The Los Angeles County Board of Supervisors signaled Tuesday that it plans to push back against Southern California Edison’s wildfire-related power shutdowns, calling on the utility to provide backup generators to rural areas along with other concessions.
Downed power lines have been responsible for major wildfires. In response, SCE has instituted a program of “public safety power shutoffs,” or PSPS, shutting down the power grid in high-risk areas when weather conditions warrant it.
Supervisor Kathryn Barger said rural residents in her district are bearing the brunt of this program. Though SCE says it only uses the PSPS plan as a last resort, Barger said residents in Acton and Agua Dulce have had five PSPS events since mid-October.
“During a pandemic, when there are no other options available, (outages) can be devastating. In many of our rural communities, residents rely on water wells, which cannot operate during power shutoffs,” Barger said.
“These communities also lose access to cellular, internet and telephone services, leaving them unable to receive emergency updates. These same communities are also subject to extreme weather conditions, and in the most recent shutoffs, which occurred on Thanksgiving Day and just before Christmas Eve, temperatures dipped below freezing.”
Barger said SCE’s notification system is inaccurate and causes confusion. She said the utility should be required to fix that system, provide more hotel vouchers for residents, and provide backup generators for long-lasting power outages if they are allowed to continue the program.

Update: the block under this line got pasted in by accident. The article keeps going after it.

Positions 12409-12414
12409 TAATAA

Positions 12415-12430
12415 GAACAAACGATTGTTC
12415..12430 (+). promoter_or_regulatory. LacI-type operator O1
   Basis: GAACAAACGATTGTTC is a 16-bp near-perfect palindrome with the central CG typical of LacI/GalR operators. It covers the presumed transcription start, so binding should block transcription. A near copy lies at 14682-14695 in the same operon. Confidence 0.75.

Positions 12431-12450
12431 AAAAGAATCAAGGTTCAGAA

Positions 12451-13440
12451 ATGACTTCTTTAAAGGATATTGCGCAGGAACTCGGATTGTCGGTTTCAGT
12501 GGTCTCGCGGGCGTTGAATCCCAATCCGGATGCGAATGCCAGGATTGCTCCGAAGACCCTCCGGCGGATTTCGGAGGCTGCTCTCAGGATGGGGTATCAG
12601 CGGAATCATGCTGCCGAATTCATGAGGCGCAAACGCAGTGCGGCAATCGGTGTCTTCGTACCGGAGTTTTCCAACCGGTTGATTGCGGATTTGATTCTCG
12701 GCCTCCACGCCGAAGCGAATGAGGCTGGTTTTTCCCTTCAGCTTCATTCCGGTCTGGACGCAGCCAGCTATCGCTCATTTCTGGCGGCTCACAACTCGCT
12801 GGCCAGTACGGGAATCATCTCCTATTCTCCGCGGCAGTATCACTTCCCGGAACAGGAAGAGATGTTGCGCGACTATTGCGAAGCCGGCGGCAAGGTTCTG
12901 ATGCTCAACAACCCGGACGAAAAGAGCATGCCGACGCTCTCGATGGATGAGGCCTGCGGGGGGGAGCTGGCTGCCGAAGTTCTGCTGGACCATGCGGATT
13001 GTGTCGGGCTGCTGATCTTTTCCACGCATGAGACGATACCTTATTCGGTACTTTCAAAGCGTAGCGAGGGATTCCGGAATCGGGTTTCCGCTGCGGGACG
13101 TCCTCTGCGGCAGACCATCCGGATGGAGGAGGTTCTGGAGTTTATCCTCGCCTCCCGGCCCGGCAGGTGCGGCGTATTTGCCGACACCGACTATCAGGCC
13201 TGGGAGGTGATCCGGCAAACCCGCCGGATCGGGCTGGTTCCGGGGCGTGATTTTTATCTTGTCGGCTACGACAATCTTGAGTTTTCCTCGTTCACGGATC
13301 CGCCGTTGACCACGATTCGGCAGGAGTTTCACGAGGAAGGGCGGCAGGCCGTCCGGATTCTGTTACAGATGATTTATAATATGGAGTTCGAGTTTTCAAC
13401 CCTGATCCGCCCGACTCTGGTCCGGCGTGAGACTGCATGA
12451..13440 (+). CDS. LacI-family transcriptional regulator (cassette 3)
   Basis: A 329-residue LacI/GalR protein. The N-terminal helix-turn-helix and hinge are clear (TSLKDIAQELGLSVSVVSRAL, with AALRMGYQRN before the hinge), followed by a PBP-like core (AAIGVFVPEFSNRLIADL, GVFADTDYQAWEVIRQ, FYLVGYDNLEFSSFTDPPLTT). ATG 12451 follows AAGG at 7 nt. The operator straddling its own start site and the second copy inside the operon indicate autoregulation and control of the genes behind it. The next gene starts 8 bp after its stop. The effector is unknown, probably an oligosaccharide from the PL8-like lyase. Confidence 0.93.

“There needs to be greater empathy from Edison for what its customers and communities are going through and to implement appropriate mitigation to make the shutoffs as painless as possible,” Barger said.
“This is not a new issue, and we should have a better solution at hand.”
A Southern California Edison representative told the board that the utility only employs the strategy when truly needed.
“PSPS is a tool that utilities use in response to weather for catastrophic wildfires,” the representative said.
“We fully recognize that PSPS is … creating hardships (for) families and businesses in high-risk fire areas. We know that the burden is more consequential with so many customers working and learning from home. Please know we do not use it lightly.”
Barger recommended that county attorneys look at “all available legal options” for mitigating the outages, but also said she wants to cooperate with SCE on a solution and help to remove any regulatory hurdles.
The county’s strategies could include seeking status as a party in an proceeding on the issue before the California Public Utilities Commission. The Acton Town Council is also trying to gain the same status, and the county could join the council in that effort.
Barger also recommended sending a letter to Gov. Gavin Newsom, the California Public Utilities Commission and the county’s legislative representatives asking for additional review of the PSPS program.
The board voted in favor of considering all options and sending the letter. A report is expected back in 30 days.